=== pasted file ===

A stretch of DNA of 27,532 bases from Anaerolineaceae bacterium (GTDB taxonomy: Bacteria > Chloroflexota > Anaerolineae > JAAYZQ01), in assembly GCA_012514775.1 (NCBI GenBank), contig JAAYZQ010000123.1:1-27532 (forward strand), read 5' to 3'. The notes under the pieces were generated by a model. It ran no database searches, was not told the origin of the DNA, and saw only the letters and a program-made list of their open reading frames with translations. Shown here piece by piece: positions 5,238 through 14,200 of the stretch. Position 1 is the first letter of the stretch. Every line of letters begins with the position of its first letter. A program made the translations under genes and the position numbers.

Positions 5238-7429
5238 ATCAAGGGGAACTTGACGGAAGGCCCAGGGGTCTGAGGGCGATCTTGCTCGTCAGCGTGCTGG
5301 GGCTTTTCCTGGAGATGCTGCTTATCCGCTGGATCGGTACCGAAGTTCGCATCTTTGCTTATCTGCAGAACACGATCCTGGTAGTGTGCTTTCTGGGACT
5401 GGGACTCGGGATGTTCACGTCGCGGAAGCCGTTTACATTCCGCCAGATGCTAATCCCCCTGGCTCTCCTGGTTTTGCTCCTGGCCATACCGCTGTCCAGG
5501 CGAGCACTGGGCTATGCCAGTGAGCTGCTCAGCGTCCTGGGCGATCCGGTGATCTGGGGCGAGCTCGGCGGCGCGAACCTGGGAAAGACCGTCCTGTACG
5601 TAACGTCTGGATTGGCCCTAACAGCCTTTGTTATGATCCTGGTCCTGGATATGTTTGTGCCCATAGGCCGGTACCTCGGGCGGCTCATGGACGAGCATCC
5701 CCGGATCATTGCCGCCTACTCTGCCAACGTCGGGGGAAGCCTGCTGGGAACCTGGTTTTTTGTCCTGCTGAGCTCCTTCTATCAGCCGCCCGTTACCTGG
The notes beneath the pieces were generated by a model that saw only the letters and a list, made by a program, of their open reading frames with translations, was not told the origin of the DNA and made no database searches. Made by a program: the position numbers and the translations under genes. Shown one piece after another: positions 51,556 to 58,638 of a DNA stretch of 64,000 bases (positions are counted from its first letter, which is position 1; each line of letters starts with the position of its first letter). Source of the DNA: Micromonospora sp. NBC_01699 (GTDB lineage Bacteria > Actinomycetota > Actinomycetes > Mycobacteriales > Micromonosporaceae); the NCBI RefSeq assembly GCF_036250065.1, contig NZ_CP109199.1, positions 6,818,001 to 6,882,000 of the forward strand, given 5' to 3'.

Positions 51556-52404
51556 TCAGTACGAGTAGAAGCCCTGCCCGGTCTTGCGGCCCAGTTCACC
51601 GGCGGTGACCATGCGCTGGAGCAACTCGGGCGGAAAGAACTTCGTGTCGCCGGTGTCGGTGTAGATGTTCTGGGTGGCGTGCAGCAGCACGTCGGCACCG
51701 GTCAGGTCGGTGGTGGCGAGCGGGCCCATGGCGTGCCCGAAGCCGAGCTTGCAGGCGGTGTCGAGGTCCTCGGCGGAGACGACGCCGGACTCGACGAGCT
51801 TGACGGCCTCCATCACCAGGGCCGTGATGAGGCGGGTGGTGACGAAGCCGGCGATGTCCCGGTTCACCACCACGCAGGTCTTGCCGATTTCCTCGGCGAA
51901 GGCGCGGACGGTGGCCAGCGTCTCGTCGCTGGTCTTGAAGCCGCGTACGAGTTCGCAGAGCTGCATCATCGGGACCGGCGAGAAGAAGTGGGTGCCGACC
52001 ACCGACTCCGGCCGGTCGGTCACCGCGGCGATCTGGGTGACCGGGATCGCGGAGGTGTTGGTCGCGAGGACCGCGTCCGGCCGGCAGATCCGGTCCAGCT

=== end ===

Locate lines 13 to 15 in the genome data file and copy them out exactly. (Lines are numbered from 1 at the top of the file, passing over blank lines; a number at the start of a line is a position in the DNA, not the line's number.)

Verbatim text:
51701 GTCAGGTCGGTGGTGGCGAGCGGGCCCATGGCGTGCCCGAAGCCGAGCTTGCAGGCGGTGTCGAGGTCCTCGGCGGAGACGACGCCGGACTCGACGAGCT
51801 TGACGGCCTCCATCACCAGGGCCGTGATGAGGCGGGTGGTGACGAAGCCGGCGATGTCCCGGTTCACCACCACGCAGGTCTTGCCGATTTCCTCGGCGAA
51901 GGCGCGGACGGTGGCCAGCGTCTCGTCGCTGGTCTTGAAGCCGCGTACGAGTTCGCAGAGCTGCATCATCGGGACCGGCGAGAAGAAGTGGGTGCCGACC